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Wilson Geisler, Duane Albrecht, Alison Crane; Responses of striate cortex neurons to transient changes in local contrast and luminance. Journal of Vision 2007;7(9):324. doi: 10.1167/7.9.324.
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© ARVO (1962-2015); The Authors (2016-present)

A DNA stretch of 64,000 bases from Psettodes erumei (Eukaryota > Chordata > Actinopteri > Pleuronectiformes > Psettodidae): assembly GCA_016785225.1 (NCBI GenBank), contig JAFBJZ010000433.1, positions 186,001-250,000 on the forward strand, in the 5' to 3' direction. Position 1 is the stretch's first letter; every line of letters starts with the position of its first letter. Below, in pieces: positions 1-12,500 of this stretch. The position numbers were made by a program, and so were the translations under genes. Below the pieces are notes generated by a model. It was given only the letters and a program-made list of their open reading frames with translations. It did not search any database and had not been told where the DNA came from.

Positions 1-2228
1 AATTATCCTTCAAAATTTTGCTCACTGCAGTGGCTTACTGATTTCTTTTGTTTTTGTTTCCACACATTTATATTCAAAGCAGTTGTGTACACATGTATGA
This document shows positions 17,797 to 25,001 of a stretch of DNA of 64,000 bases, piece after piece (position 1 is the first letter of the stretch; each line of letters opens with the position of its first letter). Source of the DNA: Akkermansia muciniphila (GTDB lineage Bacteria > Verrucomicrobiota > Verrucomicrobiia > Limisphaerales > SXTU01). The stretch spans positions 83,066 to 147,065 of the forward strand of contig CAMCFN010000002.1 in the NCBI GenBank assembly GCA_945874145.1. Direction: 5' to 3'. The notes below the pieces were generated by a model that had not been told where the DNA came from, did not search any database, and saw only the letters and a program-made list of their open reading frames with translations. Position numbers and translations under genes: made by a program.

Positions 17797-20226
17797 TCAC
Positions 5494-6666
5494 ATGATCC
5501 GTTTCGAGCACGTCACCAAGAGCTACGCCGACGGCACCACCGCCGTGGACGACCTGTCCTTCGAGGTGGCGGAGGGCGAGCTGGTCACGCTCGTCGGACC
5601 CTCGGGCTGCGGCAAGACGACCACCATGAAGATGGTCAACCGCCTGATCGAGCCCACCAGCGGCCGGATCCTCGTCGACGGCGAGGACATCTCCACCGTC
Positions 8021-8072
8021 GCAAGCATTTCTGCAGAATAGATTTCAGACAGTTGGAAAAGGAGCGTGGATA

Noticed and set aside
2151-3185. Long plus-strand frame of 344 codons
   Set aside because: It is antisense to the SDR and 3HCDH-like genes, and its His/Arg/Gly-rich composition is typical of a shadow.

During normal saccadic inspection of natural images the receptive fields of cortical neurons are bombarded with frequent simultaneous changes in local mean luminance and contrast, yet there have been no systematic studies of how cortical neurons respond to such stimulation. The responses of single neurons in the primary visual cortex of the cat were measured for 200 ms presentations of sine wave gratings confined to the conventional receptive field. Both local mean luminance and contrast were parametrically and randomly varied over the 1–1.5 log unit ranges that are typical of natural images (Frazor & Geisler 2006, Vis Res., 46, 1585–1598). We find that responses are strongly modulated by both the local mean luminance and contrast, but in an approximately separable fashion—the contrast response function is approximately invariant except for a scale factor that depends upon the local mean luminance. The shapes of the temporal response profiles were found to be approximately invariant with contrast (in agreement with Albrecht et al. 2002, J. Neurophys., 88, 888–913), but were strongly affected by the local mean luminance. The results suggest that most, if not all, cortical neurons carry substantial local luminance information. The powerful non-linear effects of transient changes in local luminance on the contrast responses of cortical neurons may help explain why standard methods of characterizing receptive fields do a poor job of predicting responses to natural stimuli.
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